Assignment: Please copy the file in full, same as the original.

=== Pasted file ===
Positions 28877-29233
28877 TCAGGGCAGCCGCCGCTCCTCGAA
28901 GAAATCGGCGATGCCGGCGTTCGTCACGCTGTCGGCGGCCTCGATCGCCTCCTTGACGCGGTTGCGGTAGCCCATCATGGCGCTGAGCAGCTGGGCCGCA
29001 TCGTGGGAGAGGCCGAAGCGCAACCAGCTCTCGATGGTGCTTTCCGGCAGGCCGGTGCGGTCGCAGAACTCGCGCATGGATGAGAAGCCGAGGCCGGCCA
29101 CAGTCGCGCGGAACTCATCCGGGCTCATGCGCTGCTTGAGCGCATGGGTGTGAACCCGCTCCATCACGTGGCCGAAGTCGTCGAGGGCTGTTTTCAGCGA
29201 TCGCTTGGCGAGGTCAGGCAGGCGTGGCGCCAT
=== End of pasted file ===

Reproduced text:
Positions 28877-29233
28877 TCAGGGCAGCCGCCGCTCCTCGAA
28901 GAAATCGGCGATGCCGGCGTTCGTCACGCTGTCGGCGGCCTCGATCGCCTCCTTGACGCGGTTGCGGTAGCCCATCATGGCGCTGAGCAGCTGGGCCGCA
29001 TCGTGGGAGAGGCCGAAGCGCAACCAGCTCTCGATGGTGCTTTCCGGCAGGCCGGTGCGGTCGCAGAACTCGCGCATGGATGAGAAGCCGAGGCCGGCCA
29101 CAGTCGCGCGGAACTCATCCGGGCTCATGCGCTGCTTGAGCGCATGGGTGTGAACCCGCTCCATCACGTGGCCGAAGTCGTCGAGGGCTGTTTTCAGCGA
29201 TCGCTTGGCGAGGTCAGGCAGGCGTGGCGCCAT